Click HERE for last week’s ancestor.
I thought I’d explain in my next few posts why the rest of my 52 ancestors challenge might end up being heavy on the French Canadian information. This is because the French Canadians left a magnificent paper trail in their wake in the form of Catholic church records. Tracing my other ethnicities, particularily from the comfort of my own home on a computer has it’s limitations. So next up: some of my (current) dead ends.
Giacomo DeGrandis was born circa the year 1845 near the modern comune of Castelfranco Veneto, within the province of Treviso, region of Veneto, Italy. Castelfranco is a medieval town, complete with town walls and a castle, both of which are well preserved to this day. At the time of Giacomo’s (Italian for “Jacob”) birth, the region of Veneto was part of the Kingdom of Lombardy-Venetia, a kingdom within the Austrian Empire. Venetia had long been it’s own self-governing republic (697-1797) with it’s own unique culture and language. Residents considered themselves Venetians and continue to do so to this day. They spoke Venetian, similar to Italian but definitely unique. During Giacomo’s youth, he would see Venetia and Italy’s wars of Independence (Risorgimento), culminating in 1866 when Veneto became unified with the Kingdom of Italy.
Giacomo was quite likely an agricultural worker, either on a farm or (of course, in Italy) a vineyard. Veneto is known as the birthplace of Prosecco wine (and tiramisu!) and still produces some of the most expensive wines in the world. However Castelfranco Veneto is also at the junction of three railways, and a railway station was opened in 1877, so it is also possible he was a railway worker of some kind.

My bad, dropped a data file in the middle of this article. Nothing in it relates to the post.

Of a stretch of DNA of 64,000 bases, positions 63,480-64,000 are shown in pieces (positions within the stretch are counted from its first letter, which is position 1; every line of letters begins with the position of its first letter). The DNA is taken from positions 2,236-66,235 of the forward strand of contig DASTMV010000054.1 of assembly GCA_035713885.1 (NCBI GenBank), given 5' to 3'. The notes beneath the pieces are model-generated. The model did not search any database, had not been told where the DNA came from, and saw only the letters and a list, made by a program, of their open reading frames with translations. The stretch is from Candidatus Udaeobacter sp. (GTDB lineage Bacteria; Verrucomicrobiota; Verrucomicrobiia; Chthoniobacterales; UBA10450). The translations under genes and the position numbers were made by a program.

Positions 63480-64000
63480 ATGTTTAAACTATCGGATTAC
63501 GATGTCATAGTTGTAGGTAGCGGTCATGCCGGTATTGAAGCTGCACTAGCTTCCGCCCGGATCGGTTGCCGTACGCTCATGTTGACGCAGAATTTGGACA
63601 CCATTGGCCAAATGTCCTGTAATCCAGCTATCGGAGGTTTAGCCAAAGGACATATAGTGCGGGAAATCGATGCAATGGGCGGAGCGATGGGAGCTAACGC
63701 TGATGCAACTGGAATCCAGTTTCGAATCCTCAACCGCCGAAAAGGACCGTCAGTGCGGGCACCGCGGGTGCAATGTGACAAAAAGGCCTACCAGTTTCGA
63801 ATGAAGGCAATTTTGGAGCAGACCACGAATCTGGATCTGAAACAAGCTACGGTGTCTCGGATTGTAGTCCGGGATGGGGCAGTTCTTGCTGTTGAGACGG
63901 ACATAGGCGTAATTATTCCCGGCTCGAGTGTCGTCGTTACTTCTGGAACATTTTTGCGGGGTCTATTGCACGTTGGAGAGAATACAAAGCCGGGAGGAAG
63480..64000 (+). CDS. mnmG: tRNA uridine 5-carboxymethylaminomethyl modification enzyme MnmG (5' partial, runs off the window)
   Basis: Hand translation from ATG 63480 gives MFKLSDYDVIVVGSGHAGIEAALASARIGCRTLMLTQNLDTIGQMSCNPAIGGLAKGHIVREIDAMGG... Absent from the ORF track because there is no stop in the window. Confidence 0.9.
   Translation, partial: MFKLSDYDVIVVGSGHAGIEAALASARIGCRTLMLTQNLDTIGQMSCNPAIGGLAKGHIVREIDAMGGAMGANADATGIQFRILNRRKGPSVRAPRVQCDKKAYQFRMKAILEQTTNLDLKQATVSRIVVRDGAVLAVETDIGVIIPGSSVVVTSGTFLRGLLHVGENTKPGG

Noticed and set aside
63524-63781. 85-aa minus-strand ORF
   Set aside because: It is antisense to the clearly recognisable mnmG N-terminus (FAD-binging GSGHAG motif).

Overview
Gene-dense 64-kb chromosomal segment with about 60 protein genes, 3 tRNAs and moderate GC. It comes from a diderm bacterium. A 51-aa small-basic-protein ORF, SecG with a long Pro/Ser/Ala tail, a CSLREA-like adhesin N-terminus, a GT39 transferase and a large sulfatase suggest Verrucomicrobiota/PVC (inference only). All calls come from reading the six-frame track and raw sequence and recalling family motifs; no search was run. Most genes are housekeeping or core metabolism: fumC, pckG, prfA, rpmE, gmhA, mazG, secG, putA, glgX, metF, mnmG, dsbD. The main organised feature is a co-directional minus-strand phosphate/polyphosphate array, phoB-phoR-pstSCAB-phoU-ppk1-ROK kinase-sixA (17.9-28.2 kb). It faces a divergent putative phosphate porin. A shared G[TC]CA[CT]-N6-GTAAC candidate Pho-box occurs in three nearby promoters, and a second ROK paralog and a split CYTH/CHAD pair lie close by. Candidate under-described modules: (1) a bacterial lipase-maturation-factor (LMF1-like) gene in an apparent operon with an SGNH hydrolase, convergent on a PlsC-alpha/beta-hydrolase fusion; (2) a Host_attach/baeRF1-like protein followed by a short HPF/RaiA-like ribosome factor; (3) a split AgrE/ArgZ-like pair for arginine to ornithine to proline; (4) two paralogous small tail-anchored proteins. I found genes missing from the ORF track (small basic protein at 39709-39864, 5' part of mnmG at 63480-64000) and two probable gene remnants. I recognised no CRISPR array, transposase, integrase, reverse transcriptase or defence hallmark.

Giacomo married Santa Ambrosi on February 15, 1876. Their daughter, my great great grandmother Maddalena was born June 22, 1886 in the frazione of Campigo, comune di Castelfranco Veneto. Of course, they likely had more children in between, in the 10 years of marriage before Maddalena’s birth. Typically, especially for a Catholic majority society, I’d expect parish records of Baptisms, marriages and burials to be the first place to begin my genealogical search. But in Italy a more readily available, albeit less detailed source of information is civil registration records – births, marriages, and deaths. SOME… and I stress SOME civil registration records are available digitally online through FamilySearch.org, but another way to access a larger archive of these is to write to the stato civile office in the comune in which you are searching, which is the route I went -however I got the bare minimum of Maddalena’s birth, Giacomo and Santa’s marriage, and both of their deaths.
I do know of one other child of Giacomo and Santa, his name is Giovanni, born in 1880 and he served in the Italian military (a link to search that database HERE). He apparently immigrated to Germany and the U.S. in the early 1900’s, but I can find no further documentation on him. I am also told Maddalena had a sister named Josephine (Giuseppina). I DID find records for a Josephine De Grandis born in 1901, she married a man named Edward Barduca/Bardina. But on her marriage record, she lists her parents as Angela Dario and Valentino DeGrandis. The records indicate she was related somehow, and indeed there are many DeGrandis and Dario families in the Castelfranco area at the time, but perhaps she was a niece of Giacomo’s rather than a daughter. Maybe some records were fudged at some time to gain passage to Canada by declaring a closer relation than was real, I can’t be sure.
Giacomo lived to be 74 years old – he died February 13, 1920, just two days shy of his 44th wedding anniversary. 74 years is quite good when you consider that he lived through some major wars (Risorgimento and WWI) and was likely quite poor. His widow Santa lived another 12 years without him, and without their daughter Maddalena and her family as well, since she immigrated to Canada in 1923.